Generally accepted as the cheapest series is the Ford Fiesta XR2. This will be the fifth year of the Championship, which is managed on behalf of Ford by Stuart McCrudden Associates, and McCrudden himself feels that it is this very stability which has brought about the healthy grids and close racing which have characterised the series. So far, 38 cars have been completed for the forthcoming season, and prize money has been increased. A win is now worth £150. matching the R5 GT Cup, but starting bonuses are smaller at £50, rising to £100 for the three most distant rounds, Zolder, Zandvoort and — Ingliston!
The main sponsor for the series is Ford Credit, the independent financial arm of the giant manufacturer, for whom this will be the second year of involvement. Unlike the other championships, the Fiesta series has had several main backers; in 1982 it was the magazine Popular Motoring, followed by the Daily Mirror. It was carried through 1984 by its own momentum, until Ford Credit took it over for the ’85 season. Another Ford company involved is Motorcraft, who back a “celebrity car” which appears at each round in the hands of a well-known personality. This adds glamour for the crowd, attracts media attention, and helps to boost the image of the series, tempting race organisers to include a round as a support at a big meeting. The Motorcraft car was driven amongst others by televisions Mike Smith, but it was the similar celebrity car in the Renault series which attained the widest publicity in 1985, being crashed by pop star Andrew Ridgely more than once.
Both Ford and Renault cars are tied by very strict regulations limiting engine work to “blue-printing” and suspension modifications to some lowering and stiffening. However, the Renault’s turbo system probably lends itself more to rule-stretching, despite strict scrutineering and the penalty of exclusion, the measuring system used to check the boost pressure can be misled, which must be a strong temptation to the more ingenious engine builders.
Overall championship winners can expect £1,000 in the Fiesta series — equal to what the third placed Renault driver will receive. To the victor in the turbo cars goes not only a cheque for £2,500, but also a brand new Renault 5 GT Turbo, worth £7,360. According to Ford’s own figures, that would almost pay for a season in Fiestas. With an initial cost of £6,000 for a can plus some £2.000 preparation, the Sponsor Guide issued by Stuart McCrudden’s organisation suggests that the 15 rounds in the Championship should add up to something over £4,000. While this is probably optimistic, there are a number of privateers who operate on tiny budgets and still figure in the points.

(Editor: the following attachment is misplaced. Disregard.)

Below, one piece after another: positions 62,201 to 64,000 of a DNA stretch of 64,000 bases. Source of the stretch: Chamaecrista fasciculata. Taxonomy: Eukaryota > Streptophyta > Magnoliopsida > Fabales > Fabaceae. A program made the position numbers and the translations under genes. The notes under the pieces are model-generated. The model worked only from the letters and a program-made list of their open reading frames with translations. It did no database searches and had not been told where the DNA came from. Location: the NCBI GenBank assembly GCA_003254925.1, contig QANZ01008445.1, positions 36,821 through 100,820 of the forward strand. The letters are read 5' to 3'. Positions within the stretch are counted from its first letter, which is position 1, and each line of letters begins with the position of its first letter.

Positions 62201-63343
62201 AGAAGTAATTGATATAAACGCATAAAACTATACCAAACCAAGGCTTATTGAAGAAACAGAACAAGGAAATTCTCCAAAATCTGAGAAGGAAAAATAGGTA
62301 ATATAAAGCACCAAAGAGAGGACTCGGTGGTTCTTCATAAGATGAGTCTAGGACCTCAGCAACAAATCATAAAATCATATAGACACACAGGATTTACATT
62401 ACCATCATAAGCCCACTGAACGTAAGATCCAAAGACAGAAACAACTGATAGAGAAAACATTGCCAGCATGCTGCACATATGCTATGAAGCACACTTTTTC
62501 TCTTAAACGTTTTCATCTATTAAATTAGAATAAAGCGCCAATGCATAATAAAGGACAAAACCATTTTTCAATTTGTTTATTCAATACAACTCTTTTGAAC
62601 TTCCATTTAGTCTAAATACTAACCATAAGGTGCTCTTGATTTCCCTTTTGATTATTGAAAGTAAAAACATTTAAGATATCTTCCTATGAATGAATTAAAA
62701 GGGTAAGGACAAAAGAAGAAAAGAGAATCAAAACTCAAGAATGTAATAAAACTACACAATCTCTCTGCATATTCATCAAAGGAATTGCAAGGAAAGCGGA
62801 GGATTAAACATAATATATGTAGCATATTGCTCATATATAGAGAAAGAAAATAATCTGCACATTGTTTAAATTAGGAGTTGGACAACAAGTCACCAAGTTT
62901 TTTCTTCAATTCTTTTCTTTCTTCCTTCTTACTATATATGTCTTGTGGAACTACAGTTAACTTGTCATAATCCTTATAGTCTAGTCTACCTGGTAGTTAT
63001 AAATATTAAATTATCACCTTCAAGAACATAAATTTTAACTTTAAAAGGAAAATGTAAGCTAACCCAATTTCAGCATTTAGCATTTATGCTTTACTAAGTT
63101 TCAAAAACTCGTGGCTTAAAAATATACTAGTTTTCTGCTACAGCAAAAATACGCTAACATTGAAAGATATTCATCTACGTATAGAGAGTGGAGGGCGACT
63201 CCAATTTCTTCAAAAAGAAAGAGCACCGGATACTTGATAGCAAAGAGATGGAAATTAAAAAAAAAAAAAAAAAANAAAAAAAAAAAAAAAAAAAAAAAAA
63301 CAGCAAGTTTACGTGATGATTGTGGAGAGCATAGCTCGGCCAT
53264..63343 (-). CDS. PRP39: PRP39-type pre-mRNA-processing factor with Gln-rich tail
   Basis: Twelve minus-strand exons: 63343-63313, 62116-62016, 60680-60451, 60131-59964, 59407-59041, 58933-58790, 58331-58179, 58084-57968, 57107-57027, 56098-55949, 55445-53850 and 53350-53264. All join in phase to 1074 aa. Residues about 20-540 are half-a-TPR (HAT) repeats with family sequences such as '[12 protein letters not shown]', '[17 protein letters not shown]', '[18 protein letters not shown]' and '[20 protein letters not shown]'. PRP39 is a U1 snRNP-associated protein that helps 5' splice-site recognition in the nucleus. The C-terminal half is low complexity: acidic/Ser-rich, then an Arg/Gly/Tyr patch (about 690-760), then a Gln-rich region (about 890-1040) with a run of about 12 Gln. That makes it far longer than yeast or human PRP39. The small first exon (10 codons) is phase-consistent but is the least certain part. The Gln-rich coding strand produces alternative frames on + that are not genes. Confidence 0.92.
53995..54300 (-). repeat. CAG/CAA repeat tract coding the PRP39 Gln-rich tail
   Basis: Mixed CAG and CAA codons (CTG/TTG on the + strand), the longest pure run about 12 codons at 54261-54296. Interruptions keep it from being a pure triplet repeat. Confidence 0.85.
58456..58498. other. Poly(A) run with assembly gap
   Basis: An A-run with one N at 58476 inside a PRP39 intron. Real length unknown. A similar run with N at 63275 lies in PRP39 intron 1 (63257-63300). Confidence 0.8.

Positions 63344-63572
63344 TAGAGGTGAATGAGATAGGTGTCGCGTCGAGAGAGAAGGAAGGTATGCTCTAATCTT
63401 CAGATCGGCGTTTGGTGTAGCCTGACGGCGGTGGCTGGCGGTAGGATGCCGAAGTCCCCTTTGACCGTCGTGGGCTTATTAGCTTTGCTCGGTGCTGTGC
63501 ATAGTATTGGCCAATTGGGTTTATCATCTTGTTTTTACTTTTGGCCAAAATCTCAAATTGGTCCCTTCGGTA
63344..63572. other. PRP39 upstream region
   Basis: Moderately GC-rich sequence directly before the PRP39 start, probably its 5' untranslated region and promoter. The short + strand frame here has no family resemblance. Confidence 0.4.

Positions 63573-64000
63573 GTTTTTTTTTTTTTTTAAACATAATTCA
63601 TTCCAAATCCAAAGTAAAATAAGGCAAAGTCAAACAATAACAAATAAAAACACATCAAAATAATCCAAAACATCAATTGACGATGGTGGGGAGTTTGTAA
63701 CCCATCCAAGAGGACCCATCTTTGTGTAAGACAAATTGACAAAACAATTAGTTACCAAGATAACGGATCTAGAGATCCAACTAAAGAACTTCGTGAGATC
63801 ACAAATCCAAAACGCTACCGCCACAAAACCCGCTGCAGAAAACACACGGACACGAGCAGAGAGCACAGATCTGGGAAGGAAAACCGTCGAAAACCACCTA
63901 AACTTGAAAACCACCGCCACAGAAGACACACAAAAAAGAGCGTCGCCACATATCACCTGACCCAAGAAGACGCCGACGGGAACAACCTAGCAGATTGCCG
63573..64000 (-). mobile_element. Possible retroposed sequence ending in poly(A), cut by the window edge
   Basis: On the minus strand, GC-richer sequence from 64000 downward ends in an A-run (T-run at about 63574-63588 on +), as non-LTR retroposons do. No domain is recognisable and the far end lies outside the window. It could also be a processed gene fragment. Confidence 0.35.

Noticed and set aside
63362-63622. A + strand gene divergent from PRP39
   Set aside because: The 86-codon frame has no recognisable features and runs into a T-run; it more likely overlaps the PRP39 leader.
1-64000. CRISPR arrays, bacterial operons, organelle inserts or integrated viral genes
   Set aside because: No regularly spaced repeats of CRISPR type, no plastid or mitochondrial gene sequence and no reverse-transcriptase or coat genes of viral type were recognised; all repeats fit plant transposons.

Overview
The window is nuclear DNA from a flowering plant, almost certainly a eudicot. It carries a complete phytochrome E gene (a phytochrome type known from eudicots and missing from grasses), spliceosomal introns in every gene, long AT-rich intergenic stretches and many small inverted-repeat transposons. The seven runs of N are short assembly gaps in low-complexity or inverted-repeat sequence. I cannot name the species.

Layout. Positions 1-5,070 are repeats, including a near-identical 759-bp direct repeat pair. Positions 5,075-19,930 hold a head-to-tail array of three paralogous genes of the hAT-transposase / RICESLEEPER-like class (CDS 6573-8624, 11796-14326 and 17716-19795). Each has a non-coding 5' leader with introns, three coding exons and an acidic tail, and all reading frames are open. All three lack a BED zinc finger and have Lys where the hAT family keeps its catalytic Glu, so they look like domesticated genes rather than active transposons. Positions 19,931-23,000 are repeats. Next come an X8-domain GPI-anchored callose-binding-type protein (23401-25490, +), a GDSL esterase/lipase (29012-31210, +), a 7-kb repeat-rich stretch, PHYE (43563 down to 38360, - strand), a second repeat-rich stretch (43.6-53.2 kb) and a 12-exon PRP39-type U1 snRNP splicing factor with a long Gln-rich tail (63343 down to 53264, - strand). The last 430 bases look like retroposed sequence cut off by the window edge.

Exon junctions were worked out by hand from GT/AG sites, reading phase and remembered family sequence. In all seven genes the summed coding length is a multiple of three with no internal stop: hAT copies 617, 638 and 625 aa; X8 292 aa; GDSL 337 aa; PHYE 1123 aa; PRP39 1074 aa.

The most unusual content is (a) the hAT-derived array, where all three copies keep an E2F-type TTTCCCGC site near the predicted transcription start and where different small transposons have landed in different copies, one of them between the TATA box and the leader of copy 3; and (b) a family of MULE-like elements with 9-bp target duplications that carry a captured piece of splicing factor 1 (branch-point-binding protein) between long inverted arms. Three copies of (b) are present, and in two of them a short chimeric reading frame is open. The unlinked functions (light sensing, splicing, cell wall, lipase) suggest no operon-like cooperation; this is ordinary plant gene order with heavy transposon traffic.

BL’s MG Metro series allows considerably more in modifications, particularly in the suspension department. All four corners can be turreted, and while the Hydrolastic system must remain, the cars run virtually on the bump stops. Bushes may be replaced, and the front discs changed for ventilated ones; an adjustable-bias brake system is acceptable, as is an adjustable rear anti-roll bar. Seam-welding the shell for rigidity is not allowed, but the roll-cage can be tied in to the body at many points to achieve extra stiffening. So a Metro can be the most expensive car to build up, especially if the necessary £1,000 or more is spent on a trick gearbox and limited-slip differential.
Yet according to Roger Dowson, whose Silverstone-based firm runs a Metro for Laurence Bristow as well as the MG celebrity car, a competitive car can be built for perhaps £8.500. Where the Metro requires a bigger investment is in setting-up. The freedom in suspension settings means that correspondingly more time needs to be spent in tuning the handling, something which is likely to highlight the driver’s consistency. With evenly matched cars, smoothness is usually an asset, but just as in FF1600, the competitive instinct sometimes becomes downright aggressive, and the Renault Cup suffered in this respect in 1985. Saloons are famous for producing panel-to-panel racing, but the lightweight Renaults displayed a great deal of body damage in their first season, at least one driver withdrawing as a result of the behaviour of some competitors. Panel costs are higher, too, for this the youngest design; the much more common Metro equivalents being available to teams at very low prices. Whereas an R5 front wing is about £20 and a door £60, a Metro driver can buy the same parts for £10 and £25 respectively and a Metro bumper for only £5.